2004
Volume 51, Issue 3
  • ISSN: 1876-9071
  • E-ISSN: 2214-5729

Abstract

This article discusses the significance of the life and work of Heinrich von Kleist (1777-1811) in (The stone cutter of Fichtenwald; 1976) by Louis Ferron (1942-2005). In this historical novel, which is set in a fictitious Nazi concentration camp, the prisoners perform two plays. In the first, the last hours and joined suicide of Kleist and his beloved Henriette Vogel are brought on stage. In the second, the final act of Kleist’s Penthesilea (1808), in which the amazon queen deprives herself of life, is performed. In this article it is shown that these two plays have a key importance for the interpretation of De keisnijder van Fichtenwald. They also shed new light on the ideas of Ferron on fascism, which are placed within the broader framework of German cultural history.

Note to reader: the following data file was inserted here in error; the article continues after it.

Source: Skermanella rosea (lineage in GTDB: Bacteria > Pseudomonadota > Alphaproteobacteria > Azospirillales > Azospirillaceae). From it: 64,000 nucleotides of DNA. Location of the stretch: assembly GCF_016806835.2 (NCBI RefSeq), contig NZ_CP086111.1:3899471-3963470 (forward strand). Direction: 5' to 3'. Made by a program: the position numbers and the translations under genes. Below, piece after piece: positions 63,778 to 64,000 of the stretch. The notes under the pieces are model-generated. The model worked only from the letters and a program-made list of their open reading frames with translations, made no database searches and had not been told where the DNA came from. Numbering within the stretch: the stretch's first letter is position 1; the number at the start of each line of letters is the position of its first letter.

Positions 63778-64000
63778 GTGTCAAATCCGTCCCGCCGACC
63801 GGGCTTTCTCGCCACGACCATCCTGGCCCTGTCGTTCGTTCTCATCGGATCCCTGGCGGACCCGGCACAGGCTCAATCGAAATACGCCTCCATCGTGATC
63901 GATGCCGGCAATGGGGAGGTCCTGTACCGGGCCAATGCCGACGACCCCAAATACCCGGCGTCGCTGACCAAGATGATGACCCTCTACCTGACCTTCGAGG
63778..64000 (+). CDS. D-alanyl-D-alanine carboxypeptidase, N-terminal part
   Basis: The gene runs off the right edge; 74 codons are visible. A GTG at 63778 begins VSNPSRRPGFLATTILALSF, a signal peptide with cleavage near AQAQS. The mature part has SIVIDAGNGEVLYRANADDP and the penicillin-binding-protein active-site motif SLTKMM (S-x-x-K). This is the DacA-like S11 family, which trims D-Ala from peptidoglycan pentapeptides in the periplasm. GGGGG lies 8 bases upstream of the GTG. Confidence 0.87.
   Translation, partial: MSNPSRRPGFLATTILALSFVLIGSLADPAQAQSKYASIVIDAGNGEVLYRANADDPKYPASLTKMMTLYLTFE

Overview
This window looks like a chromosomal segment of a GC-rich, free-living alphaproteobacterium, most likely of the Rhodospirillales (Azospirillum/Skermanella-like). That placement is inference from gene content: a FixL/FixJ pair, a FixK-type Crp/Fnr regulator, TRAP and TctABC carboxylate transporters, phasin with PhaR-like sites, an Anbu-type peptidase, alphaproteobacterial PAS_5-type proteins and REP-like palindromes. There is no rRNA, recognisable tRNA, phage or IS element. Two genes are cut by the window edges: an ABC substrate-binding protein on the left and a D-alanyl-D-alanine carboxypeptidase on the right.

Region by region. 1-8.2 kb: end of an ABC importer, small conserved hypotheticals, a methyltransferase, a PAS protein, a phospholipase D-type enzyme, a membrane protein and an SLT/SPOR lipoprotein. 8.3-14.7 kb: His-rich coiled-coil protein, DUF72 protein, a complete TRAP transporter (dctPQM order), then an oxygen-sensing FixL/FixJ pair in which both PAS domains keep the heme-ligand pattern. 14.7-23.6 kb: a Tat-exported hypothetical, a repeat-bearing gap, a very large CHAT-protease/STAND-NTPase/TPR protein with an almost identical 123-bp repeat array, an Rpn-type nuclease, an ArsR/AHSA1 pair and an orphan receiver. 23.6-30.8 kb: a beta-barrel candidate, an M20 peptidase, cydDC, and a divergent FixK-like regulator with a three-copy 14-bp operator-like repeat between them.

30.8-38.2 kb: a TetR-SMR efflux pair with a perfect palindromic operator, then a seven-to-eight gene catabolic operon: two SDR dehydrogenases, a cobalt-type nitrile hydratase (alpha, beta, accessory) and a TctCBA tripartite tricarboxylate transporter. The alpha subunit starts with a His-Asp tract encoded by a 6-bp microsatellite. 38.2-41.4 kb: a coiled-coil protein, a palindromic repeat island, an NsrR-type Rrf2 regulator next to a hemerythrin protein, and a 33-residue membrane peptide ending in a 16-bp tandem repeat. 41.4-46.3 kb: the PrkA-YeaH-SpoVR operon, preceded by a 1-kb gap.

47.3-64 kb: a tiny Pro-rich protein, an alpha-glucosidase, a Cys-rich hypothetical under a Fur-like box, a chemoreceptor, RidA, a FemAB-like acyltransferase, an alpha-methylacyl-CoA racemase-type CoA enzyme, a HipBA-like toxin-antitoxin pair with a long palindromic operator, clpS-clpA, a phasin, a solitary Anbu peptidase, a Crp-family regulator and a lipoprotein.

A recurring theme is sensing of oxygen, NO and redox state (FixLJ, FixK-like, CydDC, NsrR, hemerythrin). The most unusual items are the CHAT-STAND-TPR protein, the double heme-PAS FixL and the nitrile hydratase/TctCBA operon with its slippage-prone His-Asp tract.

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/content/journals/10.5117/IVN2013.3.KONS
2013-10-01
2021-06-22
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  • Article Type: Research Article
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